NASA will launch a mission in January to study the sources of space X-rays

NASA will launch a mission in January to study the sources of space X-rays

A January 2022 NASA mission called Diffuse X-rays from the Local galaxy, or DXL, will be launched in January in hopes of shedding light on X-ray sources darting towards Earth from other parts of our galaxy.

The DXL probe will be launched on the Black Brant IX sounding rocket between 10 pm EST January 4 and 2 am January 5, from NASA's Wallops Flight Facility in Virginia. Backup launch days are January 5-17. The two-stage rocket launch can be seen by residents in the Mid-Atlantic region. Live coverage will begin at 9:40 pm EST on launch day on the Wallops YouTube site. NASA's Wallops Visitor Center will not be open for this mission.

Although not harmful to humans on Earth, so-called "soft" X-rays can bring about changes in the Earth's ionosphere that can disrupt radio communications and the accuracy of GPS navigation systems. They have lower energy than "hard" X-rays, which are used in medical imaging.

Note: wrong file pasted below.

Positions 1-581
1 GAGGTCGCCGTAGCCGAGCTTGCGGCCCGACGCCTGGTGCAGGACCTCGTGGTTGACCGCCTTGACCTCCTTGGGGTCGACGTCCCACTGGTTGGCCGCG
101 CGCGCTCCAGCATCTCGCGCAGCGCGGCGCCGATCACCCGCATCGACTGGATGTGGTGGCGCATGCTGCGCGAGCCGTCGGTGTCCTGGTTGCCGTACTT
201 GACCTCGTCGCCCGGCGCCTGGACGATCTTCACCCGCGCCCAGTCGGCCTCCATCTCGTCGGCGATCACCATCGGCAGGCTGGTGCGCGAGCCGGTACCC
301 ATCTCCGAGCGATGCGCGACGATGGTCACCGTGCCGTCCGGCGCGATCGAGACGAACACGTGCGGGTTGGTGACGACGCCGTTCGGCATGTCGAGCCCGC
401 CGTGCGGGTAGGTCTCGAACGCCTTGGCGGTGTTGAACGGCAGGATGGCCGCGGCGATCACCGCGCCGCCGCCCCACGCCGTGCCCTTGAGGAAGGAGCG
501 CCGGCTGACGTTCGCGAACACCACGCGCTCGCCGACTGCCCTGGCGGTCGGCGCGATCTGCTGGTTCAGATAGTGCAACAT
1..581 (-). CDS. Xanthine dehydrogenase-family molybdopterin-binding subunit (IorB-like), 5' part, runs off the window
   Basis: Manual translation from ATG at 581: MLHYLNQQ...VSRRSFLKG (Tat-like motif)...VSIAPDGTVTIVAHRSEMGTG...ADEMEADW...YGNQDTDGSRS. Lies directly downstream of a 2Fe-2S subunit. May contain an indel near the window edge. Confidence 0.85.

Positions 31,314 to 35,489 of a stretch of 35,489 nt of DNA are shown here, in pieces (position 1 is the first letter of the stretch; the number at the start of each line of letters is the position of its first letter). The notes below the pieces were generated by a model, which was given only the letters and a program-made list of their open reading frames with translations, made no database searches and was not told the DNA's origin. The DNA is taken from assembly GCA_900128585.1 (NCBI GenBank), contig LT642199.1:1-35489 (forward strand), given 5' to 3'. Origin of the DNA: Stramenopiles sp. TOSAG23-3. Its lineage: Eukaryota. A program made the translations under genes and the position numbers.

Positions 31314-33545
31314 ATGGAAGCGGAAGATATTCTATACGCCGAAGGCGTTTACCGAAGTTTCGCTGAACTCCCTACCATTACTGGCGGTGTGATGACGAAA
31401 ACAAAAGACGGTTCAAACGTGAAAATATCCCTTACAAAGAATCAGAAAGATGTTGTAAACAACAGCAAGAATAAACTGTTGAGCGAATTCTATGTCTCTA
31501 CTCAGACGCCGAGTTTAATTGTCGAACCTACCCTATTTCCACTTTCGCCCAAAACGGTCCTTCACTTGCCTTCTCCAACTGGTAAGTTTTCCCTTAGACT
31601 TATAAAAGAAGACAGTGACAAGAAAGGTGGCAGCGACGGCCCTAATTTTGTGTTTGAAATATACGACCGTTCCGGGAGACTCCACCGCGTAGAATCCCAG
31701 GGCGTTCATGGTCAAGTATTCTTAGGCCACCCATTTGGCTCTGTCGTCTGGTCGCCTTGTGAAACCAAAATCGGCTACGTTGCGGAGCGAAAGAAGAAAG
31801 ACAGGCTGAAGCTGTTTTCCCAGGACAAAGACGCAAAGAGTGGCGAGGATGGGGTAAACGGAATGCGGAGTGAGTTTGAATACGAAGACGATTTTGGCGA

"Diffuse very low-energy X-rays from space are believed to come from two sources," he said. said Massimiliano Galeazzi, the principal investigator for the DXL mission at the University of Miami, Florida. “The first source lies outside our solar system and is generated from the remnants of multiple supernova explosions that form what is now called the local hot bubble region of our galaxy. The second source is located within the solar system and is generated by the charge exchange of the solar wind. DXL tries to get a better understanding of the nature and characteristics of these sources ”.

This will be DXL's fourth flight. The first flight in 2012 confirmed the Local Hot Bubble as the source of these X-rays. Data from the flight indicated that only about 40% of the soft X-ray background originates within the solar system, which means that the 'LHB is the dominant source.

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